I had a birthday last week. I’m not going to divulge my age. Suffice it to say that I know who Jan Brady is and I wore bell-bottoms in junior high.
As I’ve trekked through middle age, birthdays have become less, well, fun. I think I speak for a lot of tail-end Baby Boomers. Gone are the highly-anticipated birthday parties of our youth with games, personalized cakes and a bevy of gifts such as Barbie clothes, girly books, and craft kits. We no longer add “…and a half” when people ask our age. If anything we round it off to the decade.
Most of the time we celebrate at a special restaurant with a few friends, a movie, or some other entertainment that would bore today’s kids. We get a few birthday cards—the paper snail-mailed versions. (I got four this year; three of them from women over age 80.) Most greetings come via Facebook and emails. Some people forget due to life’s busyness. I don’t fault them as I totally blanked out my cousin’s birthday until a week later. We might even get a gift or two, usually not high buck. After all, at our age we have most everything we need except the high-buck stuff, like a retirement nest egg.
There is one high-buck gift I’d like, but it’s not something anyone can buy at a brick-and-mortar or online store. In fact, I’ll need to finance the gift myself—hopefully through health insurance.
It’s not liposuction, a facelift or Botox. It’s improved eyesight.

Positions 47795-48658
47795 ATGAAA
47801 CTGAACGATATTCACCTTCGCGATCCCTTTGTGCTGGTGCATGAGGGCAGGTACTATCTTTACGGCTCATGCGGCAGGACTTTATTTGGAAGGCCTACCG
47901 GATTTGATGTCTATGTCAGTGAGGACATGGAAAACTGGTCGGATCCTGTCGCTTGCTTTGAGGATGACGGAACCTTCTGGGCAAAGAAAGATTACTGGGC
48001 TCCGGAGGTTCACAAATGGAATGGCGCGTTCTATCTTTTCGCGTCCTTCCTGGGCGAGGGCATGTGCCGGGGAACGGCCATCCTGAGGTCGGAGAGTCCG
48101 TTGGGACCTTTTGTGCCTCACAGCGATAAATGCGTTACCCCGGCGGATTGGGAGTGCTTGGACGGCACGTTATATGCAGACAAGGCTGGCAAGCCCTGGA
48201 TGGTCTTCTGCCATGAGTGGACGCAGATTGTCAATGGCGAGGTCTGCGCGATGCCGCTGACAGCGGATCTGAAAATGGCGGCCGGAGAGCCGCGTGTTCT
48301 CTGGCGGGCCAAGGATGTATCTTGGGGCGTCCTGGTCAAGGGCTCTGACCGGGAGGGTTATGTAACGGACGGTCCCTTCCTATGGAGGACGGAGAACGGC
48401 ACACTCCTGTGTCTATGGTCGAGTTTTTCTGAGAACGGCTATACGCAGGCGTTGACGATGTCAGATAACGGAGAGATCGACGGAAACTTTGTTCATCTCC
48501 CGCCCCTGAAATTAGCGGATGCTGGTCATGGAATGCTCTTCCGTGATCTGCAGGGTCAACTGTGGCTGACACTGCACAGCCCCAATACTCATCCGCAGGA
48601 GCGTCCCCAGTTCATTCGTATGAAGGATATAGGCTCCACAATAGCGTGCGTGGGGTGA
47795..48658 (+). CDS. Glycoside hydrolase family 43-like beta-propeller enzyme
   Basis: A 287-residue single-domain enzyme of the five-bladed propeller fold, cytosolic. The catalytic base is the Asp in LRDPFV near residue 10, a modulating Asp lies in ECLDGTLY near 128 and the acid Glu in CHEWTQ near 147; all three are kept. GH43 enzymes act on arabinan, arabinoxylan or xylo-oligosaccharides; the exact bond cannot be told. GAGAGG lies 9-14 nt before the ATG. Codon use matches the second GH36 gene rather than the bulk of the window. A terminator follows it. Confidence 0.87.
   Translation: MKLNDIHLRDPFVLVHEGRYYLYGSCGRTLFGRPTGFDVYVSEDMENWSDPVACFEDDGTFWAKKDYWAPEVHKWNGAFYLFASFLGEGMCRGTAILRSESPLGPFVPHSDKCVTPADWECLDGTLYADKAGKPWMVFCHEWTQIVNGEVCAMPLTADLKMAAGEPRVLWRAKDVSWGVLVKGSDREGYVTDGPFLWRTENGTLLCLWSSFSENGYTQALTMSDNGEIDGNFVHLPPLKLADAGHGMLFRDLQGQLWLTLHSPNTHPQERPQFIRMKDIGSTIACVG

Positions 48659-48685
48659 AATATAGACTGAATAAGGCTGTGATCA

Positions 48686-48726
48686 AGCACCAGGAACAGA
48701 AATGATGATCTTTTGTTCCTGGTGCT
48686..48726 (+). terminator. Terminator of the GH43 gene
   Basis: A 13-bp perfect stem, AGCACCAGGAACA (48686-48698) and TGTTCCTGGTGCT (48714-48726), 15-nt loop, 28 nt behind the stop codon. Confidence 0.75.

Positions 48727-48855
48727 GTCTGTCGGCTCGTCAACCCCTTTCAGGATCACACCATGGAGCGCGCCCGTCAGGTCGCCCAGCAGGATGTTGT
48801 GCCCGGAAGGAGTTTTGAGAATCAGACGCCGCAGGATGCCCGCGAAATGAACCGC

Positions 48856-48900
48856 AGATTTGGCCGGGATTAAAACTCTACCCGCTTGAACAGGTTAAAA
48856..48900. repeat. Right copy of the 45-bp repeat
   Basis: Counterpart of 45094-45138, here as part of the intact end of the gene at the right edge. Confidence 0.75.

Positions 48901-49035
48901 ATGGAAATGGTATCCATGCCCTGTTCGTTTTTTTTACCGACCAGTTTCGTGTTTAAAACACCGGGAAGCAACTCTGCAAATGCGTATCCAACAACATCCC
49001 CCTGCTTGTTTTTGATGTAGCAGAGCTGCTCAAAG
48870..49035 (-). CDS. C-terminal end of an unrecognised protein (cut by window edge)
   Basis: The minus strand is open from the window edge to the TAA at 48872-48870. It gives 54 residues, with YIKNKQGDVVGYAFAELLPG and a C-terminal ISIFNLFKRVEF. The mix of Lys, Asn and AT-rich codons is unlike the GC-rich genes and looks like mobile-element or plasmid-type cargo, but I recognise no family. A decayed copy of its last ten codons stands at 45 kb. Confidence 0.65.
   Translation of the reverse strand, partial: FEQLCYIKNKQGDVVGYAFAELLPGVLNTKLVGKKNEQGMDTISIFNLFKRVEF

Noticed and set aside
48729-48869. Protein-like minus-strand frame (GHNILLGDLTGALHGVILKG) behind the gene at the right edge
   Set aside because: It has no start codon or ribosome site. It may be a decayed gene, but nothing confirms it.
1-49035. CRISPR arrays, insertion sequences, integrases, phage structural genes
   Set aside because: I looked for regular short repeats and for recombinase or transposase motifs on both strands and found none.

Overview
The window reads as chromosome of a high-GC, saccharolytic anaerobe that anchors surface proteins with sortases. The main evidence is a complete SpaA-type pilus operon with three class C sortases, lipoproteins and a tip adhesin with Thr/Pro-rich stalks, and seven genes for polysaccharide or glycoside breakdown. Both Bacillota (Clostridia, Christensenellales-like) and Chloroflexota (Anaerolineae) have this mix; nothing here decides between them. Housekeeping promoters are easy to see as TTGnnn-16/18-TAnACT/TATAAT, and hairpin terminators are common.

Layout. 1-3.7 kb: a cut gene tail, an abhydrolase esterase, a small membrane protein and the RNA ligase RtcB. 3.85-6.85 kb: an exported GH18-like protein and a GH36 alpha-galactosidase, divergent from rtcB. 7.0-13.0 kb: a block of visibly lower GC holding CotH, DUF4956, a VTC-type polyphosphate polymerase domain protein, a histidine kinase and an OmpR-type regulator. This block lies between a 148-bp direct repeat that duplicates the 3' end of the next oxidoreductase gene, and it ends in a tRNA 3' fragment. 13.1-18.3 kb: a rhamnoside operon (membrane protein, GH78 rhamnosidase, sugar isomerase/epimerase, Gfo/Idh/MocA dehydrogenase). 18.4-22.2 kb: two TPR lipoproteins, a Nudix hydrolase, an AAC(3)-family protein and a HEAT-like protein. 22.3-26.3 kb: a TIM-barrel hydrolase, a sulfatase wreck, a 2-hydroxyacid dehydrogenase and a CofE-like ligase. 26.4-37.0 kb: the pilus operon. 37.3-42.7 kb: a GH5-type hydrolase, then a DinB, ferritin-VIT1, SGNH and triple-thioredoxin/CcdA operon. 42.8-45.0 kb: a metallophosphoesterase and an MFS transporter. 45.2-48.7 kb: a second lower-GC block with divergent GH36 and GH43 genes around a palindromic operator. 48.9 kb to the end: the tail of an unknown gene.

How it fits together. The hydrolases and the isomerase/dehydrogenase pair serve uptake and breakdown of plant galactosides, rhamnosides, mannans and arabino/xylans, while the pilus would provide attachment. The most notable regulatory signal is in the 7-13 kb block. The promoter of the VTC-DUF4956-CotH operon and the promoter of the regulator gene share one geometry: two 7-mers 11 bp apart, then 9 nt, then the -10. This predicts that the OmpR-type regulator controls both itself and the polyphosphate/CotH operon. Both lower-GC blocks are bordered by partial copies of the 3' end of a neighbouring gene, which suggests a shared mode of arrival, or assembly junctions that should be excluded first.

I’m nearsighted and have worn glasses since third grade. But I knew something else was wrong with my eyes five years ago when things weren’t as sharp and clear as I knew they should be despite stronger prescriptions.
A routine eye exam revealed that I have Fuch’s Dystrophy. It’s a rare condition when cells in the corneal layer called the endothelium die off. These cells normally pump fluid from the cornea to keep it clear. When they die, fluid builds up and the cornea gets swollen and puffy. Vision becomes cloudy or hazy.
Yep, that’s me. I have “foggy mornings” even when the sun is shining brightly. Glares bother me, and I’m more sensitive to the sun. I tear up to the point where I’m afraid people will think I’m crying. When I was at the dentist having my teeth cleaned last year I could feel tears sliding down my face. I had to reassure the dental hygienist that I wasn’t crying because of pain.
Fuchs’ Dystrophy has two stages.
In the early stage, vision is usually hazy in the morning but gets better throughout the day. With stage 2, vision remains blurry all day as too much fluid builds up during sleep and not enough dries up during the day. Tiny blisters form on the cornea, the eyes feel sandy or gritty, and sensitivity to light increases.
I estimate I’m at stage 1.5. I don’t have eye pain from blisters, but the cloudiness sometimes lasts until after lunch, my eyes occasionally itch, and light sensitivity is increasing.
What’s the treatment?
I use sodium chloride eye drops that dry out my eyes and reduce swelling of the cornea’s cells. They work, somewhat. I roll my eyes (pun intended) whenever I see commercials for dry eye solutions. At times I could bottle my over-abundance of “tears.”
The only other treatment is—gulp—a corneal transplant, which would either transplant some of the cells, or the center of the cornea would be replaced. Sooner or later—probably sooner—I’ll need a transplant. The sobering fact is the cornea would have to come from a recently deceased person.
In the meantime, I’ve adapted by using the zoom feature on computers, keep magnifying glasses handy, and make sure I have plenty of light (and reduced glare) for typing and reading. I found large over-the-frame sun glasses which help my light sensitivity. I no longer drive at night because of the glare from car and street lights.